In my maths teacher days terror topics were:

Long division

Algebra

Dividing Fractions

Geometry (because so few students listen to what the teacher is saying.)

Trigonometry (Lot of, you know, things to learn. Equations and stuff.)

So you stop doing maths. You retire at the age of, maybe, 13 years.

If you hit the MATHS WALL, here’s what you have to do. Back up a bit. Do some warm up maths on the topic. It’s out there.

eg. The Kahn Academy. I’m not saying it is easy. (See THE MATHS SPEECH here) I’m telling you it is doable. Practise.

Maths is always TOO HARD when you give up. But when you try amazing things can happen.

Besides, if a raccoon can do it.

Here is an exercise that you didn’t think you could do. But it is entirley doable by Middle School students with patience.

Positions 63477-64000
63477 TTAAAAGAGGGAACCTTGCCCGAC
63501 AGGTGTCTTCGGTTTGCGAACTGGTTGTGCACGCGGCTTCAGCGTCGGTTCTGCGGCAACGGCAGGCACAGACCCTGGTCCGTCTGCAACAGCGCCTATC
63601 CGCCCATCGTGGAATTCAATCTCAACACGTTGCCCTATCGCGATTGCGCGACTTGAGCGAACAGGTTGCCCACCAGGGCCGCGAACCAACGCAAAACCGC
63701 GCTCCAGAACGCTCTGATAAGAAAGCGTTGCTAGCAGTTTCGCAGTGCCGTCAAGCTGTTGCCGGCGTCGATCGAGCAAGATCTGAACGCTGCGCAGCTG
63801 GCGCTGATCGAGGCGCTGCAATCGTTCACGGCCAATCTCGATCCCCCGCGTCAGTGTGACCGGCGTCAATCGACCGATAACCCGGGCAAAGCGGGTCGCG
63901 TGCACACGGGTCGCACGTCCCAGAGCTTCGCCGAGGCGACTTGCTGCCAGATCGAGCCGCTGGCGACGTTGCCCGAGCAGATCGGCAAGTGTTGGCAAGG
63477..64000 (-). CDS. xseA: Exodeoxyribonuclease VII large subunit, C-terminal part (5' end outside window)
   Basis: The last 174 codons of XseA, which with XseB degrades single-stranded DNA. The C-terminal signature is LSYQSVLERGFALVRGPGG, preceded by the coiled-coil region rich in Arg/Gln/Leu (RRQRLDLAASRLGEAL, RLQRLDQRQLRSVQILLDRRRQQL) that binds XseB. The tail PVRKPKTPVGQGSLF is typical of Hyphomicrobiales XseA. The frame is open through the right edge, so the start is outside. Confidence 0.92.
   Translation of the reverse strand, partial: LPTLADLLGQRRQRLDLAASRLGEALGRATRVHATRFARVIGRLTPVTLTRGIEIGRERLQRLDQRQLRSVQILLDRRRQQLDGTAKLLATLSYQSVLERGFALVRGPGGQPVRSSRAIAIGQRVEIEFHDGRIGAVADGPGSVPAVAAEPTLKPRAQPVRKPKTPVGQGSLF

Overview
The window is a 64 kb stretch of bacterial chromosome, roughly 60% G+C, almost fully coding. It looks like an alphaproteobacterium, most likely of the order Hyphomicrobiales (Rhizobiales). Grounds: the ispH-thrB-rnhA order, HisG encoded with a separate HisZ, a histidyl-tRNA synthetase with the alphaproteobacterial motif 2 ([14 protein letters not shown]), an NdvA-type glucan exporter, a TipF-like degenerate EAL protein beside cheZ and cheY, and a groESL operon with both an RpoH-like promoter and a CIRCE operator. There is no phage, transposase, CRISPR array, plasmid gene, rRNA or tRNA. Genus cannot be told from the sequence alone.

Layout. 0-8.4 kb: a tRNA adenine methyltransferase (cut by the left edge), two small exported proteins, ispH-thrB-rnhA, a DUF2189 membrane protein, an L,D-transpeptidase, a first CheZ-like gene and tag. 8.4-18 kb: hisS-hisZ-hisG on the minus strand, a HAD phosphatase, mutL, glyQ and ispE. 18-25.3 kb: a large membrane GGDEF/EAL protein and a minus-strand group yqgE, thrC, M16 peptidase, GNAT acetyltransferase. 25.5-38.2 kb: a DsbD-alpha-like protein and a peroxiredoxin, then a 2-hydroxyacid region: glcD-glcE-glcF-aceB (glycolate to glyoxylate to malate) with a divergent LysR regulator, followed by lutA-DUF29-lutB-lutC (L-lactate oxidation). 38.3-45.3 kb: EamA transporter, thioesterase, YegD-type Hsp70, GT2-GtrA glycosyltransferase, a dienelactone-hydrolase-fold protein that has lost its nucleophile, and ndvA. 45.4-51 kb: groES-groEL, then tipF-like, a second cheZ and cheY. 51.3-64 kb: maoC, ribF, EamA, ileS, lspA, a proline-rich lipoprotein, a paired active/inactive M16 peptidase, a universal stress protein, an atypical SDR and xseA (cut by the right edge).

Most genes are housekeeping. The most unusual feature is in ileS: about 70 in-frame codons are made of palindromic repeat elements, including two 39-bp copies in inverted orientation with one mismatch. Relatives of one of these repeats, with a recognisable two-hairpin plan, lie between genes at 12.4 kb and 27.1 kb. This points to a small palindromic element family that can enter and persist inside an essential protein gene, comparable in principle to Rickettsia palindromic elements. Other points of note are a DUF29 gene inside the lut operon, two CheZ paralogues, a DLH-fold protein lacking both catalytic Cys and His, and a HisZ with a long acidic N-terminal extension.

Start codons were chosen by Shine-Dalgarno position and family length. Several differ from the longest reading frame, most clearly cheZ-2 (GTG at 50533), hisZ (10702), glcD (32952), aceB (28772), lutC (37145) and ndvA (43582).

Australia and UK write their dates DD/MM/YY and the 14th March or 14.3 is nothing to get excited about.

2. EUROPE

Pi in Europe is pronounced Pee. So 14th March Would be

Pee Day.

And Pee Day would not be something to encourage in Middle School. Also the perfume below is hilarious in Europe.

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Nevertheless, here are 2 interesting appearances by Pi in the movies plus a middle school challenge to count the Pi’s in the movie clip.

1. A Beautiful Mind

In this movie where Russell Crowe plays Mathematician Nobel Laureate John Nash, there is a maths blooper involving Pi. Watch for pi on the window at 43 seconds.

You should have seen 0<π<1. But we all know π = 3.1415 etc. For those mathematically fastidious an argument can be put that π can be used as a variable, which would make the statement true. But π is a universal constant so using π as a variable is just STUPID.

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2. Pi: The Movie